Good Morning
Good Morning

Alan Kalter, announcer for David Letterman, dies at 78

Alan Kalter, announcer for the "Late Show with

Alan Kalter, announcer for the "Late Show with David Letterman," in 2003. He died Monday at age 78. Credit: Hearst Connecticut Media via AP/Andrew Sullivan

STAMFORD, Conn. — Alan Kalter, the quirky, redheaded announcer for David Letterman for two decades who frequently appeared in the show’s comedy bits, has died. He was 78.

Kalter, who grew up in Cedarhust and Little Neck, died Monday at Stamford Hospital in Connecticut with his wife, Peggy, and his two daughters at his side, said Rabbi Joshua Hammerman of Temple Beth El, the synagogue Kalter attended in Stamford. The cause of death was not announced.

"Whatever else, we always had the best announcer in television," Letterman said in a statement. "Wonderful voice and eagerness to play a goofy character of himself. Did I mention he could sing? Yes he could. He enthusiastically did it all. A very sad day, but many great memories."

Kalter was born in Brooklyn on March 21, 1943. He grew up on Long Island before going to Hobart College in upstate Geneva and then returned to teach at Baldwin High School.

A 1968 Baldwin High School yearbook shows Kalter wearing horn-rimmed glasses as a public speaker, English and folksinging professor with the quote "Your whispering privileges are revoked."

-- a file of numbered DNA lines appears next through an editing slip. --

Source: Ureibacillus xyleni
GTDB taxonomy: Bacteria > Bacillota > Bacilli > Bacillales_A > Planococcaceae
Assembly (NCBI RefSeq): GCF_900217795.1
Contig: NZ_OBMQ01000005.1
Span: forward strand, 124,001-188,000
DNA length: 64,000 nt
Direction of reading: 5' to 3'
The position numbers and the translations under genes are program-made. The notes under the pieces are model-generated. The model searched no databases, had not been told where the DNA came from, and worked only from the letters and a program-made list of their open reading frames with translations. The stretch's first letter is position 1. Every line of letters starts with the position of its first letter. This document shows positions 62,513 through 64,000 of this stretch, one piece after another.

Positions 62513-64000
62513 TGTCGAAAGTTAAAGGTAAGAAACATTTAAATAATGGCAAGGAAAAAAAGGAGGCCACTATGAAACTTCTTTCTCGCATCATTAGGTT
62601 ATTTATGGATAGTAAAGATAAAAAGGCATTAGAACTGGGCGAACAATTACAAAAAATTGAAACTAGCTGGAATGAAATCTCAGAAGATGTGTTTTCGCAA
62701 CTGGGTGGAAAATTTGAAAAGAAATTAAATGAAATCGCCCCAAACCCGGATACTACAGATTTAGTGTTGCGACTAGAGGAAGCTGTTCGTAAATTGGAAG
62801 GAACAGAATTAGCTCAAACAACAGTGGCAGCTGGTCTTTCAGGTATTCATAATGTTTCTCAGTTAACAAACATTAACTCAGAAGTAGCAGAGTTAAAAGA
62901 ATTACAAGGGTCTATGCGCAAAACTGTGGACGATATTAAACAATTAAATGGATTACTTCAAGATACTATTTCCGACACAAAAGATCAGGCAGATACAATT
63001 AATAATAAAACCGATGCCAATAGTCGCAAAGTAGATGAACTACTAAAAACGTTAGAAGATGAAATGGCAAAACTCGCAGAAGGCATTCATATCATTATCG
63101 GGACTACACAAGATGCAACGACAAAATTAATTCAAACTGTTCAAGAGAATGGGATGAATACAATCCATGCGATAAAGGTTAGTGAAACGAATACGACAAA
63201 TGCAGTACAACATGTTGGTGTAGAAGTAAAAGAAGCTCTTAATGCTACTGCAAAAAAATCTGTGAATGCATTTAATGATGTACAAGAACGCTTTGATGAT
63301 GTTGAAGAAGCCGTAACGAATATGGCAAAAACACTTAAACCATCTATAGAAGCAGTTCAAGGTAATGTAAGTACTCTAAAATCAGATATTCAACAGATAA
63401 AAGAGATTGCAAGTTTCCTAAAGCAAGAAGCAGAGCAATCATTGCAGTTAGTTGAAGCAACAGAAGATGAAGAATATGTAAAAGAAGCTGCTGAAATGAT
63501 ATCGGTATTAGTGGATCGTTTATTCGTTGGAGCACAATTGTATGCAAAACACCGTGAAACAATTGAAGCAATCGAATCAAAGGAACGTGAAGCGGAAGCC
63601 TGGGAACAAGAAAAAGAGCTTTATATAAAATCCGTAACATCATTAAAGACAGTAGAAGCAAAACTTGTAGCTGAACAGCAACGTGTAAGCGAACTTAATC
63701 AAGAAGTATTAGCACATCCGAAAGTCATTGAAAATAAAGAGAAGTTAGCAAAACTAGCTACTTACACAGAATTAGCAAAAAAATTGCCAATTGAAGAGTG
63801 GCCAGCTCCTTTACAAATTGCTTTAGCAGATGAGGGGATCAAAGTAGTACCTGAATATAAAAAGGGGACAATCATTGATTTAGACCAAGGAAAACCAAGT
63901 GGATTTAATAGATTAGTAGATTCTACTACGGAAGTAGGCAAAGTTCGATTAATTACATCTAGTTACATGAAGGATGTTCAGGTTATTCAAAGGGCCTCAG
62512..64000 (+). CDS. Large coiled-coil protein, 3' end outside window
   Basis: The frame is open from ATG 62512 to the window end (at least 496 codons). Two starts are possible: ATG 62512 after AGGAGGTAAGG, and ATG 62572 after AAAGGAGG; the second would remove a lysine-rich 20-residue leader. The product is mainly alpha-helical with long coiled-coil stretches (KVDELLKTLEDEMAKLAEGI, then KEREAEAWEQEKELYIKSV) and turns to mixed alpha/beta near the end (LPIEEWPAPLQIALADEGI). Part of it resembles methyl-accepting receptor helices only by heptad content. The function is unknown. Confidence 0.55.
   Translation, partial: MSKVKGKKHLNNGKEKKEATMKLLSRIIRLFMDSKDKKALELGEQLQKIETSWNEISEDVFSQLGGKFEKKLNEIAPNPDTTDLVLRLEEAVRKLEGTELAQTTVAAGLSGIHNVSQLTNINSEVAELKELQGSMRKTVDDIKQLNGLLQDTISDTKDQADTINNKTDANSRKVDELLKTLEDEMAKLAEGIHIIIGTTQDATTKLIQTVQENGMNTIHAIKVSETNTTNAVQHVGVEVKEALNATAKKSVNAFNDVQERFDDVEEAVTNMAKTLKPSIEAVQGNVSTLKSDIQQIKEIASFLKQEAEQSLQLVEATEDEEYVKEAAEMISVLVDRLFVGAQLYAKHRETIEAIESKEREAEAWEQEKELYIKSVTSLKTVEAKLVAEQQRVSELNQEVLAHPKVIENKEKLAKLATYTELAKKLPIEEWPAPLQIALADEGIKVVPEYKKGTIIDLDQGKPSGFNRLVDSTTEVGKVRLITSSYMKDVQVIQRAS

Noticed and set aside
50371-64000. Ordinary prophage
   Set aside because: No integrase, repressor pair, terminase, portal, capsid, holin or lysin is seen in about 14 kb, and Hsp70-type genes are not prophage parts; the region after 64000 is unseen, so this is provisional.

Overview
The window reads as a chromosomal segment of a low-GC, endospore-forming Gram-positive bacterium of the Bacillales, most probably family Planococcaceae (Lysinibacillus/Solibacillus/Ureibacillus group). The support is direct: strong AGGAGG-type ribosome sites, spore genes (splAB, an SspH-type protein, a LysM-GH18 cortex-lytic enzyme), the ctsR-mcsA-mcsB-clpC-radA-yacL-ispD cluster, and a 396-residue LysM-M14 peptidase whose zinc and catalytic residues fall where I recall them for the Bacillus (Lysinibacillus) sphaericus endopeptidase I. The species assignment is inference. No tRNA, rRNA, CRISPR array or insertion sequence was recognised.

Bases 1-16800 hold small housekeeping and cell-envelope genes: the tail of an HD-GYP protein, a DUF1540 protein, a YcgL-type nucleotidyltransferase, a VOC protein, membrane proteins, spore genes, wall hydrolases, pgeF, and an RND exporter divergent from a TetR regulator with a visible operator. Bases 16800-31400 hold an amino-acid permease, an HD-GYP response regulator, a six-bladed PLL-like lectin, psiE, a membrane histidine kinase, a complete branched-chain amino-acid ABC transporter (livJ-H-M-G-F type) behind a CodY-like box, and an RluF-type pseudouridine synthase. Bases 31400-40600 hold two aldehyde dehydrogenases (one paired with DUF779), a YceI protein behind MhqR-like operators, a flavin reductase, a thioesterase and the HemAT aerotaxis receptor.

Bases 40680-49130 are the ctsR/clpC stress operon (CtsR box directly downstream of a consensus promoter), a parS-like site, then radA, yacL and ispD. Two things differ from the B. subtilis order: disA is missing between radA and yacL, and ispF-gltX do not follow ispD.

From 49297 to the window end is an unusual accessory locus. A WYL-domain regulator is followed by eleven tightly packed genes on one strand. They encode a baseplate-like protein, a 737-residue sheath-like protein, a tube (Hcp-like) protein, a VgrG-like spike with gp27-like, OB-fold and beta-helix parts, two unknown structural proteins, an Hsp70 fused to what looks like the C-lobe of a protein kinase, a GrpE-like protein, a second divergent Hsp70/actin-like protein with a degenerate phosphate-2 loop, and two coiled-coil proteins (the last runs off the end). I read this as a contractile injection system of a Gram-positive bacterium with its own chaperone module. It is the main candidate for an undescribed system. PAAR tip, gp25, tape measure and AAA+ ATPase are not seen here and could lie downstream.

Nicknamed "Big Red" for his hair, he provided the opening introductions on the "Late Show with David Letterman" on CBS from September 1995 until Letterman’s last episode on May 20, 2015, having taken the mantle after Bill Wendell’s retirement.

As Letterman would walk and run onto the stage, Kalter would introduce him with a sarcastic flair as "the king of unsocial media," "nocturnal rainforest mammal" and other monikers.

Before Letterman, Kalter was the voice of the Michelin Man and the USA Network and the announcer for "Commander USA’s Groovie Movies" on the USA Network. He also was the announcer for New York-based game shows, including "To Tell the Truth" and "The $10,000 Pyramid."

He lived in Stamford and was active in Temple Beth El.

"Beyond his fame and his golden voice, Alan was a past president of TBE and a true mensch, who was deeply committed to Jewish values and the Jewish people and was especially devoted to this, his home community," Hammerman said in a statement.

A private funeral will be held at the Stamford synagogue on Wednesday and will be livestreamed.

With John Asbury

More Entertainment